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Azure Active Directory (AD) Groups have proven to be a silver bullet to control Role-Based Access Control (RBAC) access. It is true whether we talk about controlled access to resources or other Microsoft services using Office 365 groups and Security Groups. The Azure AD Group’s idea is to minimize the manual permission assignment for any particular benefit or use case and rather have AD Groups as members and manage the permission at the group level.
Suppose you have a dozen employees requesting access to any particular Azure service (Analytics Resource Group). In that case, you’d want to create a Security Group (Analytics_Administrator) with Azure service permission. Then, add all the employees to that Analytics_Administrator Group for permissions. This moves the permissions management to the group level, and anybody who’s part of Analytics_Administrator will have the necessary permission automatically.
Microsoft has taken the Azure AD Groups to the next level and introduced the RBAC control capability for Azure AD Roles. With this feature, you can use AD groups to manage Azure AD Roles’ permissions with minimum effort. You no longer need to assign explicit AD Roles to any employee anymore and then keep a tab on ongoing changes.
Create Group using Azure Portal
As you create a new security group in Azure, you’ll see an option ‘Azure AD roles can be assigned to the group‘ in GUI interface. As you turn this feature to ‘Yes‘, the created group can be used to control Role assignment to group level.
Create Group using Azure PowerShell
This feature can also be enabled using PowerShell or CLI deployment by setting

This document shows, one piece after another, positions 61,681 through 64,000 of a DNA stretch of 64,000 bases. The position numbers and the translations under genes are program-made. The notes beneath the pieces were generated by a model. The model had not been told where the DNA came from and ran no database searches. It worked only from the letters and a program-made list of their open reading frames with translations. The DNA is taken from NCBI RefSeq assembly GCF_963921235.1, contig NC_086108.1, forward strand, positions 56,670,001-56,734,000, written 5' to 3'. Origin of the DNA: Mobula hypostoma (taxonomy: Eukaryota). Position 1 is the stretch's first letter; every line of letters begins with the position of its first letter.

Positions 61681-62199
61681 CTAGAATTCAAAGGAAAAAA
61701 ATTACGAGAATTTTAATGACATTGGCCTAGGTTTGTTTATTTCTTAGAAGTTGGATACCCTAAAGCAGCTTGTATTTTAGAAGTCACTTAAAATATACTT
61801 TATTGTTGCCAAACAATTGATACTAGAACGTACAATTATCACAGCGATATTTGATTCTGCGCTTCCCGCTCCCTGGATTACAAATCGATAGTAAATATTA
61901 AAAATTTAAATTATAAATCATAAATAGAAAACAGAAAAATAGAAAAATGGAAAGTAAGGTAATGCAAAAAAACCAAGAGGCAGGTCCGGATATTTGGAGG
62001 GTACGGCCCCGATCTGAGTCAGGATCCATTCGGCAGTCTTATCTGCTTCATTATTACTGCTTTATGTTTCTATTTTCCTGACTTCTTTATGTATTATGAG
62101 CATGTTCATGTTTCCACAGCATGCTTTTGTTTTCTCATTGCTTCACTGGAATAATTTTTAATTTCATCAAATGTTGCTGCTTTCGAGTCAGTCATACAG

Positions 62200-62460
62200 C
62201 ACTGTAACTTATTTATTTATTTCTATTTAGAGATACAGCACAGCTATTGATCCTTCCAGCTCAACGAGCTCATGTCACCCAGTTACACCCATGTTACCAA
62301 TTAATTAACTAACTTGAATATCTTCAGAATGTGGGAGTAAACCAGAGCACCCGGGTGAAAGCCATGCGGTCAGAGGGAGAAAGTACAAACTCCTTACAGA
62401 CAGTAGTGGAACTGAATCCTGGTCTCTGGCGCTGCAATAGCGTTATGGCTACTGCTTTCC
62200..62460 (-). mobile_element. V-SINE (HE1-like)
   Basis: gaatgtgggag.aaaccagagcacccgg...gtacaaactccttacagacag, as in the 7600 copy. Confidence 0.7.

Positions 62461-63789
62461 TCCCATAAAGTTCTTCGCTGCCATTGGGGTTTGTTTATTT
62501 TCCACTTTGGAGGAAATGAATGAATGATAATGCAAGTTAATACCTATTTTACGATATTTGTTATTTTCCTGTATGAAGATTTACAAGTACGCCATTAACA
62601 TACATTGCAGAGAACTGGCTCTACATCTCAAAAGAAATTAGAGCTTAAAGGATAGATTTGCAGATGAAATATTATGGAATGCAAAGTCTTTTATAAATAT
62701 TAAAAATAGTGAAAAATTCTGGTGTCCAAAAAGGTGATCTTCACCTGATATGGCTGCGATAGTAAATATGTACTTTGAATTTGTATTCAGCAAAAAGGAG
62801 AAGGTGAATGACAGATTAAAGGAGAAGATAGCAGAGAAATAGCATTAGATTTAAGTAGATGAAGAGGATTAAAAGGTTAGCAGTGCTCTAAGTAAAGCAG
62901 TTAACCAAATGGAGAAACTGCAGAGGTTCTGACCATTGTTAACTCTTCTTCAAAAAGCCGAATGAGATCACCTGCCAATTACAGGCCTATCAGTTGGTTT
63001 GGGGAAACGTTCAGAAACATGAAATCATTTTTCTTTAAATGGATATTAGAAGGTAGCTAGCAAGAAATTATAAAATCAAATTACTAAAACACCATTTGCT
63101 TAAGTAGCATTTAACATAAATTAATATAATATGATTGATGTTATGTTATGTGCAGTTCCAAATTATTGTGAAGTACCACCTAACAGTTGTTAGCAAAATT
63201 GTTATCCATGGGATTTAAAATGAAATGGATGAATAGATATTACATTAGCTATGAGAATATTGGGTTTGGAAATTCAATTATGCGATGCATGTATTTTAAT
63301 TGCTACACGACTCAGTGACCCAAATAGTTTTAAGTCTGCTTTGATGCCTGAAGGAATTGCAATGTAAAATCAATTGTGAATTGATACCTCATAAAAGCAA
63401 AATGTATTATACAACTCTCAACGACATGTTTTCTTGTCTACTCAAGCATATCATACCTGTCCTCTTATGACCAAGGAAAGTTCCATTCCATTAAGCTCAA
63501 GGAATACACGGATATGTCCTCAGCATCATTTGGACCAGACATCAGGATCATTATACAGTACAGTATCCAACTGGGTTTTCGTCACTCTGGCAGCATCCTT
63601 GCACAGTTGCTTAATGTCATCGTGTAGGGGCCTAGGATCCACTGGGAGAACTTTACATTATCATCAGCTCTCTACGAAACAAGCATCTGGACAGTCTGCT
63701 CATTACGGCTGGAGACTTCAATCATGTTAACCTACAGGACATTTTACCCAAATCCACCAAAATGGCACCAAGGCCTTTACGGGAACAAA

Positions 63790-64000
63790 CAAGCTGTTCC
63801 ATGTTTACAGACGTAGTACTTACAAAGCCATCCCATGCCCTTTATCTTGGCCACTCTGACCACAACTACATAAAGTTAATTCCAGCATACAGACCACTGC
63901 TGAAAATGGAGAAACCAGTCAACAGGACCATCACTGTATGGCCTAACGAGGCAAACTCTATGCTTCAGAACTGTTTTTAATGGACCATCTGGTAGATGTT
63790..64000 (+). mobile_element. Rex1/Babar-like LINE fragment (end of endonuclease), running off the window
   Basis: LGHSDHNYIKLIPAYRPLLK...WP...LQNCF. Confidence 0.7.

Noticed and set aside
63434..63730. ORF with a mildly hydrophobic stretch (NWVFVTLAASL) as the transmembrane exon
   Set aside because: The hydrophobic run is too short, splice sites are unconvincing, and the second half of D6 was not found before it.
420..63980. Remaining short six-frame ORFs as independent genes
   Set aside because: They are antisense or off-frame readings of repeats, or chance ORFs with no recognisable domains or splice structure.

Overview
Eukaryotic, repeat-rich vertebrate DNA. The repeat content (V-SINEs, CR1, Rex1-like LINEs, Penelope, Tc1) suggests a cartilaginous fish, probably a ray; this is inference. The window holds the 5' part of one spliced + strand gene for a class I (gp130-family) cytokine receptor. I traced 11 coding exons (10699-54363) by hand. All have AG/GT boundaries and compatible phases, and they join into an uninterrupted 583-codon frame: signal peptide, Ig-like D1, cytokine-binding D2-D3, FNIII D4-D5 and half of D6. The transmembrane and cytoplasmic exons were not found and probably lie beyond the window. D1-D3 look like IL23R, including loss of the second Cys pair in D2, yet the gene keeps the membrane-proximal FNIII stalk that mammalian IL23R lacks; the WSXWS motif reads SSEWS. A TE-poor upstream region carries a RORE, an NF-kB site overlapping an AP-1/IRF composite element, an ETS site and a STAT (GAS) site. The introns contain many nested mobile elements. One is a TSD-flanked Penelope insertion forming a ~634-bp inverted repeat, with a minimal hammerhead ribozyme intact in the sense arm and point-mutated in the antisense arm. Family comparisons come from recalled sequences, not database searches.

true, if doing programmatic deployments. You however can’t set this property on existing groups.
Install the Azure AD Preview module to get the up to date modules with new feature using the following command:
Install-Module azureadpreview Import-Module azureadpreview
As you install the preview module, use the following command to create a new group with role-assignable feature.
$group = New-AzureADMSGroup -DisplayName "GroupName" -Description "Group Description" -MailEnabled $true -SecurityEnabled $true -MailNickName "example" -IsAssignableToRole $true
While assigning the role permission to this newly created group, use the command
New-AzureADMSRoleAssignment along with role definition and group ID.
Use the following command to get the desired role that you’d like to manage with this newly created group followed by another command to assign the role permission.
#Get Role Definition $roleDefinition = Get-AzureADMSRoleDefinition -Filter "displayName eq 'Security Administrator'"
#Create a role assignment $roleAssignment = New-AzureADMSRoleAssignment -ResourceScope '/' -RoleDefinitionId $roleDefinition.Id -PrincipalId $group.Id
There’s limit of 200 role-assignable groups per tenant as of now.
With any new feature comes it’s own limitations. Since the feature is still in preview, there are some things to consider before you plan on adaptation.
- You cannot use the role-assignable groups with your custom AD roles.
- You cannot use on-premises groups to assign AD role permissions in Hybrid-AD scenario.
There are some ongoing known issue and changes being rolled out as the feature gets adopted more extensively. You can check the known issues at this link.
There’s a minimum requirement of Azure AD P1 license to leverage this feature. If you are using Azure PIM, you must have Azure AD P2 to fulfill the license requirements.